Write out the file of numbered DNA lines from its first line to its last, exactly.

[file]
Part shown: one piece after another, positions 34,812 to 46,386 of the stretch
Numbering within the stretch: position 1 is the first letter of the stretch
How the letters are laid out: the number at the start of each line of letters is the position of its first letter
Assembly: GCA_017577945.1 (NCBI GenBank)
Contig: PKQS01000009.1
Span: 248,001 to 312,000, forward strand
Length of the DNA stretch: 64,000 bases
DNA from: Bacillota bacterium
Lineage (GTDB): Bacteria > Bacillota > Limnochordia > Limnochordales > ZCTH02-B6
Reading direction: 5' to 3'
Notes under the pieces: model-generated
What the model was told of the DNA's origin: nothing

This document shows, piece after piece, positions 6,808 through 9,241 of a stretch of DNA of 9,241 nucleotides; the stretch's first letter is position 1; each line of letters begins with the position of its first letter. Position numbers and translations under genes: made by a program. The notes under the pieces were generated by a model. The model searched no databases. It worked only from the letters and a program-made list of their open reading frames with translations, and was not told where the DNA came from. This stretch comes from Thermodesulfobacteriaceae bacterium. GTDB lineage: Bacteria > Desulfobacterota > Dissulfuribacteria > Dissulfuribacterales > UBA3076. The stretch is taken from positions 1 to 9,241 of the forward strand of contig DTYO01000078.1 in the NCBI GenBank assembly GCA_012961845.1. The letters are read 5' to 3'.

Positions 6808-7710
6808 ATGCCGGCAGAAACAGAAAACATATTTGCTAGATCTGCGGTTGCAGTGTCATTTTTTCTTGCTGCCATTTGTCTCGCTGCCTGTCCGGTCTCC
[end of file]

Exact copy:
Part shown: one piece after another, positions 34,812 to 46,386 of the stretch
Numbering within the stretch: position 1 is the first letter of the stretch
How the letters are laid out: the number at the start of each line of letters is the position of its first letter
Assembly: GCA_017577945.1 (NCBI GenBank)
Contig: PKQS01000009.1
Span: 248,001 to 312,000, forward strand
Length of the DNA stretch: 64,000 bases
DNA from: Bacillota bacterium
Lineage (GTDB): Bacteria > Bacillota > Limnochordia > Limnochordales > ZCTH02-B6
Reading direction: 5' to 3'
Notes under the pieces: model-generated
What the model was told of the DNA's origin: nothing

This document shows, piece after piece, positions 6,808 through 9,241 of a stretch of DNA of 9,241 nucleotides; the stretch's first letter is position 1; each line of letters begins with the position of its first letter. Position numbers and translations under genes: made by a program. The notes under the pieces were generated by a model. The model searched no databases. It worked only from the letters and a program-made list of their open reading frames with translations, and was not told where the DNA came from. This stretch comes from Thermodesulfobacteriaceae bacterium. GTDB lineage: Bacteria > Desulfobacterota > Dissulfuribacteria > Dissulfuribacterales > UBA3076. The stretch is taken from positions 1 to 9,241 of the forward strand of contig DTYO01000078.1 in the NCBI GenBank assembly GCA_012961845.1. The letters are read 5' to 3'.

Positions 6808-7710
6808 ATGCCGGCAGAAACAGAAAACATATTTGCTAGATCTGCGGTTGCAGTGTCATTTTTTCTTGCTGCCATTTGTCTCGCTGCCTGTCCGGTCTCC